Forty years after the signing of the 1973 Paris Peace Accords, which trumpeted the end of direct U.S. involvement in the Vietnam war, some of the soldiers who fought in that difficult conflict reflect on their experiences.
A strong anti-war sentiment rang out in America during the Vietnam era and was fueled by outspoken American Jewish students known for their liberal political bent.
Less well-known is the fact that some 30,000 young Jewish men and women of the same generation either signed up or were drafted, in the case of men, to fight in Vietnam.
Now, 40 years after the 1973 Paris Peace Accords, which trumpeted the end of direct U.S. involvement in the war, some of these soldiers reflected on their experiences.
Steve Duvak, 65, of North Philadelphia, dreamed of being a Marine, especially of wearing the impeccable and high-profile uniforms.
“I always liked the Marines. They were gutsy. There’s something special about the Marines,” Duvak declared with pride while attending a Dec. 1 event in the Northeast sponsored by the Jewish War Veterans to honor Vietnam vets.
Duvak’s unit specialized in avionics equipment, such as helicopter sonar, that he helped ship back and forth between California and Southeast Asia between 1967 and 1969.
Though Duvak never saw combat, he said he felt the heat of the American anti-war movement in 1969 when a group of protesters awaited the arrival of his unit at a California airport.
“I just wanted to serve my country. I did what I had to do,” Duvak said when asked about his personal feelings about the war.
Another Vietnam vet, Larry Holman, originally from Lincoln, Neb., who converted to Judaism near the end of his service, joined the U.S. Navy in 1958, just before he turned 18.
He served for 24 years as a medic and Seabee, beginning in 1958, including two separate stints in Vietnam.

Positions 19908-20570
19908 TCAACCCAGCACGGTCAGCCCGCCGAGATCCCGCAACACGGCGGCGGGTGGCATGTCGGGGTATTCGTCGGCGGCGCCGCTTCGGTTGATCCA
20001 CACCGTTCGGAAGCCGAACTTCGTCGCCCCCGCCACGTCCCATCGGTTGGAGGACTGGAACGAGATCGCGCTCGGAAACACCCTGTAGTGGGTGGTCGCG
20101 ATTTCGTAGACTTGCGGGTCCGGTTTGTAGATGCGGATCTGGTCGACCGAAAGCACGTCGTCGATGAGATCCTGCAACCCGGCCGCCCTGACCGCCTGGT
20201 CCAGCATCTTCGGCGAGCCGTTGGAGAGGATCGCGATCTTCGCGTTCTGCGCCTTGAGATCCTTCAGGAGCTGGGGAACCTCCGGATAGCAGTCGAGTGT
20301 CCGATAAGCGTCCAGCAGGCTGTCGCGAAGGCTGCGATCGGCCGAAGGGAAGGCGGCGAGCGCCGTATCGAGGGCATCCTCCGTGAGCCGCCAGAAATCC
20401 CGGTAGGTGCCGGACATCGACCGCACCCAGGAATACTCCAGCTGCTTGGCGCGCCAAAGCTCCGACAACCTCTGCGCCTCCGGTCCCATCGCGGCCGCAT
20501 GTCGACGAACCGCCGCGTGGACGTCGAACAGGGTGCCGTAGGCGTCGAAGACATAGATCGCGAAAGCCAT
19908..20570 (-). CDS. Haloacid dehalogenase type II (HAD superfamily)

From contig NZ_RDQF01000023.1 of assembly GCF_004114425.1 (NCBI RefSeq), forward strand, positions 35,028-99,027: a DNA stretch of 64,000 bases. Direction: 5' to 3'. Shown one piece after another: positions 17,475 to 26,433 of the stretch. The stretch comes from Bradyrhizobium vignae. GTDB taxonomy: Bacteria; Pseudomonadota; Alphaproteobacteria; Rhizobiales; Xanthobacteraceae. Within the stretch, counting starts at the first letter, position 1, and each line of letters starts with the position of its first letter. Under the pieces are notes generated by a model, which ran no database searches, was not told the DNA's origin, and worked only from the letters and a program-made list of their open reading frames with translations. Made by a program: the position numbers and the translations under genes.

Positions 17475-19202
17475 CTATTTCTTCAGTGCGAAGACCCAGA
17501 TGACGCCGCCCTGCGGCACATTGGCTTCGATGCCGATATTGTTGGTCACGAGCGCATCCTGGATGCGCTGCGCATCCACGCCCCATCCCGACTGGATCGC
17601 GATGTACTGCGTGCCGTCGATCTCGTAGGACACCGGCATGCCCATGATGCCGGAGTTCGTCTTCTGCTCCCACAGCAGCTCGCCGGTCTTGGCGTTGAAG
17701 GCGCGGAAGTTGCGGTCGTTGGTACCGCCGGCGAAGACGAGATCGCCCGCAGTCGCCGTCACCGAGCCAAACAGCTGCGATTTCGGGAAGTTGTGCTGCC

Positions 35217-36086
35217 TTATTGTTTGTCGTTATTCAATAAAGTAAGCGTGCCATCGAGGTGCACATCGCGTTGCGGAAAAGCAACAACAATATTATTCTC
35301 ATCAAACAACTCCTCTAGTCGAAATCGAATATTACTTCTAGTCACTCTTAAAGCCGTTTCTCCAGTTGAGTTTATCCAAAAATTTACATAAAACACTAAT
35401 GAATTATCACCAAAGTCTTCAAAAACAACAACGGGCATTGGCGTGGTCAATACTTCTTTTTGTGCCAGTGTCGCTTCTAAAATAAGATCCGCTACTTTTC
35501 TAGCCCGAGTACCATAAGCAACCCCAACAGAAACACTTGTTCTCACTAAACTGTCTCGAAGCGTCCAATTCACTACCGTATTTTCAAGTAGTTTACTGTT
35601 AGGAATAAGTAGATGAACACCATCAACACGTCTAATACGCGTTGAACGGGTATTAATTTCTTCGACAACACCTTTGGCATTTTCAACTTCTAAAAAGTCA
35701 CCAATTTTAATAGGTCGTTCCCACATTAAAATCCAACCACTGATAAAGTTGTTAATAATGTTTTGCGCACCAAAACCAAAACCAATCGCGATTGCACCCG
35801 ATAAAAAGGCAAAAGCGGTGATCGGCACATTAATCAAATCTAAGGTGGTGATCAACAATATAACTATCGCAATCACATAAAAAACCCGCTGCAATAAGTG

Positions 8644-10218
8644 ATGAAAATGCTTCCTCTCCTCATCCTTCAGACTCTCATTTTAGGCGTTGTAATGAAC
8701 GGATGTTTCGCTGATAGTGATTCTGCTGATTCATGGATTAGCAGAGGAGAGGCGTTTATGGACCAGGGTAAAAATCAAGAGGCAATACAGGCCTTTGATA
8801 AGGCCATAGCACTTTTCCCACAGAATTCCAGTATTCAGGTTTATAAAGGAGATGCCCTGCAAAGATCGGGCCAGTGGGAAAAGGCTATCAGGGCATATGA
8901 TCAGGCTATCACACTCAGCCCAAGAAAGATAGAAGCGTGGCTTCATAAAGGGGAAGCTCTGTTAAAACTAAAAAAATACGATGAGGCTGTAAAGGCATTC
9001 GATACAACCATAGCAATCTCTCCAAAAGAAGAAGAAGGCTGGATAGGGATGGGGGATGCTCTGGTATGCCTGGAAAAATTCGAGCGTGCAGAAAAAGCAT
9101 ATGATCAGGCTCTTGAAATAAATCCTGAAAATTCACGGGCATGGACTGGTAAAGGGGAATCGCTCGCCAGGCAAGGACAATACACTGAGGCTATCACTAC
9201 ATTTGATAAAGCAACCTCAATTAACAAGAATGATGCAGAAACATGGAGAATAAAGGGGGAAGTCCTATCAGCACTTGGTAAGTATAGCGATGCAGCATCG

While Holman, who is now 73 and lives in Philadelphia, is proud of his service and believes the country “helped the Vietnamese,” he questions the decision of the U.S. government to renege on a promise to provide the South Vietnamese with financial and military aid. This move, he feels, directly led to the fall of Saigon in 1975.
“I felt personally betrayed that they would allow this thing to happen,” Holman said in a phone interview.
Holman served in Vietnam as a member of Mobile Construction Battalion 5, a unit that taught the local Vietnamese the skills necessary to construct their own communities.
Like Duvak, Holman was criticized because of the war. Hitchhikers he gave rides to told him of their disapproval of his connection to the Navy and he even recalled with amusement when “a hippie placed a flower in my uniform.”
However, no amount of criticism then or now has made Holman regret his time in the military, he said.
If there is anything that has left a bitter taste for him, it is the way the Vietnam War ended.
Combat “takes a toll on your body,” Holman said. “The fall of Saigon pushed me over the edge."
After meeting his future wife while on active duty in Philadelphia in 1979, he chose to become a Jew prior to their marriage a year later. He remains active with the Jewish War Veterans, serving as lieutenant commander of Philadelphia Post 706.